Audrey Rose Smith and Brady Doty — David Zwirner’s sales assistant and sales director, respectively — at the gallery’s Upper East Side location wearing Tory Burch. Photographs by Noa Griffel.

At surface level, the art world is made up of galleries and artists, dealers and collectors. Look a little deeper, and you will find an ecosystem comprised of countless roles, all critical to the industry’s success. Take David Zwirner, one of the world’s most renowned art galleries. Since opening its doors nearly three decades ago, it has expanded to six locations globally, including three in New York City. That takes a village.

Helping to run David Zwirner’s day-to-day operations are Brady Doty and Audrey Rose Smith — senior director and sales assistant, respectively. Between client viewings, meetings and calls,  Doty and Smith invited Tory Daily to the gallery’s Upper East Side location for an afternoon of trying on fashion and talking about art.

I found my way into art when…
Brady Doty: I took my first art history class in high school. The classroom lights would dim and the slide projector would spin noisily — I felt instantly transported to another time and place and realized I loved learning about art. I never wanted to let that feeling go so I stuck with it.

Audrey Rose Smith: My mother opened an art gallery when I was 12 years old. I would spend my weekends and afternoons helping her install exhibitions, paint walls, organize shows and talk to clients. It was a world that always felt natural and exciting to me.

Three up-and-coming artists everyone should know…
BD: Federico De Francesco, Jesse Mockrin and Izzy Barber. Works by Jesse and Izzy were recently highlighted on the gallery’s new click-to-buy marketplace, Platform, an exciting new digital space to engage with and learn about emerging and established contemporary artists. I recommend checking it out!

ARS: Portia Zvavahera, a young Zimbabwean artist who had a show with us in London last fall. She creates diaphanous canvases through layered brushwork and printmaking techniques. Ernst Yohji Jaeger, a Japanese-Austrian painter whose work I discovered at 15 Orient last winter. And I recently acquired a work by Katelyn Eichwald — I love her sinister, Hitchcockian scenes rendered so delicately in small-scale canvases.

The artist or piece that changed my life…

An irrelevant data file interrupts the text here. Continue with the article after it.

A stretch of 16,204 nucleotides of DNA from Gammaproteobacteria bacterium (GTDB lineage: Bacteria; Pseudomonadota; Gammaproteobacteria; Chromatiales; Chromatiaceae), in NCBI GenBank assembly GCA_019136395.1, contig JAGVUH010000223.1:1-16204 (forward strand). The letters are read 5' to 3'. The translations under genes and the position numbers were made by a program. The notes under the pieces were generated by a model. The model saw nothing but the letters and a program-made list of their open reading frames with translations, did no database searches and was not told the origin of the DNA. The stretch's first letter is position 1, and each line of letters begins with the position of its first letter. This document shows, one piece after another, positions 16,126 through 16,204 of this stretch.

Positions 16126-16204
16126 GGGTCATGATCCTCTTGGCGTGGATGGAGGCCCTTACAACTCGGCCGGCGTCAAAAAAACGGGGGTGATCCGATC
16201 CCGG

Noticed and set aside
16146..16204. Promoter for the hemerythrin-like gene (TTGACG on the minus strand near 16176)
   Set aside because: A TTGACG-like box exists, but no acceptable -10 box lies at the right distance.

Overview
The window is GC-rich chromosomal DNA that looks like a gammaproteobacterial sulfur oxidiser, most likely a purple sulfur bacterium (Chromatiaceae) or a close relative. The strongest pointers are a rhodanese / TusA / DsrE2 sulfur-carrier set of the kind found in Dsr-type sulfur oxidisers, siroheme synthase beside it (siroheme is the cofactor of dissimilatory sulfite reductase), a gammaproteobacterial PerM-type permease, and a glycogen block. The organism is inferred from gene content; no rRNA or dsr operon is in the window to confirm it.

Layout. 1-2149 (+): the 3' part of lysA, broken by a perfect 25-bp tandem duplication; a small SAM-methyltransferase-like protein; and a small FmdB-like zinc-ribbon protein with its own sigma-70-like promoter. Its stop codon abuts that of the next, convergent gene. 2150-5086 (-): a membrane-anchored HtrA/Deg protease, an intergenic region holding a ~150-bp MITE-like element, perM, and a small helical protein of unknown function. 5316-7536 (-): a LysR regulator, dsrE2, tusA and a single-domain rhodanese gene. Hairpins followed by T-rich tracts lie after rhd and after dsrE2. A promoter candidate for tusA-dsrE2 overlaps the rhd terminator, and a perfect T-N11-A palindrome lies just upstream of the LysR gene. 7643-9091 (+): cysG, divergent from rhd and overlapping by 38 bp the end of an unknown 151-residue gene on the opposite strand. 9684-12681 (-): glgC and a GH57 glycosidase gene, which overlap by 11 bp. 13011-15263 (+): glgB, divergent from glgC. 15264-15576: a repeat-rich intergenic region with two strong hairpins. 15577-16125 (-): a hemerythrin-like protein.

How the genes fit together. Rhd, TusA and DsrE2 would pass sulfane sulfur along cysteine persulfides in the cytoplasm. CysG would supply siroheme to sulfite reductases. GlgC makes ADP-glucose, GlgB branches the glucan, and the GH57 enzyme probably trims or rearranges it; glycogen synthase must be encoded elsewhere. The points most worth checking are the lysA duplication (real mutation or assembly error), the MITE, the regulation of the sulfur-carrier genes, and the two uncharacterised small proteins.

BD: Artemisia Gentileschi. She painted courageous women with powerful personalities and technically, she was a virtuoso.

ARS: In the winter of 2011, I saw Christian Marclay’s The Clock which was playing on a 24-hour loop at Paula Cooper Gallery. It was January and I took my father. There was a long line to see the video work, which is essentially a 24-hour compilation of thousands of film clips depicting time (clocks, watches, references to time etc.), sewn into chronological order and mirrored to real time. We passed the time so begrudgingly in the cold outside, only to enter and continue to pass time so joyfully while watching the film. In moments like that, art and life do truly fuse in a way that can only be understood as magical.

If I could live inside any artwork, it would be….
BD: I could live in it or with it — Rose Wylie’s painting, Breakfast. Rose uses thick, rough black brushstrokes to paint a traditional still life that erases all banality. The scale and texture contradict the domestic subject matter. It’s brilliant.

ARS: Stepping into a Lucas Arruda painting would be a sublime and mysterious adventure!

Advice I would give to women looking to enter the art world…
1) Look, Look, Look at lots of art
2) Surround yourself with other ambitious women
3) Embrace your limitations

ARS: Body language speaks volumes. Act with confidence.

When I’m not at work, I am…
BD: Running around with my kids or at a museum. I use museums for a mental reset the way many use nature for the same purpose. Living near the Metropolitan Museum of Art I enjoyed hours and hours of an empty museum during the pandemic and it was magic.

ARS: Working on balcony, a bi-annual print magazine I founded with my husband this year. Much of our understanding of art is filtered through a commercial and event-driven narrative. balcony suggests a different way of discovering art—it’s about offering a perspective that is more atemporal, intimate and casual.

After hours, you’ll find me…
BD: Deep in crafts at home with my three children, husband and our new puppy, Utah. I have always loved a good craft project.

ARS: At The Odeon having a martini.

Smith, pictured in front of Raoul De Keyser’s Moment, 2003 and Chris Ofili’s Kiss (Odysseus & Calypso) 3, 2019, wearing our Patchwork Balloon Sleeve tunic.

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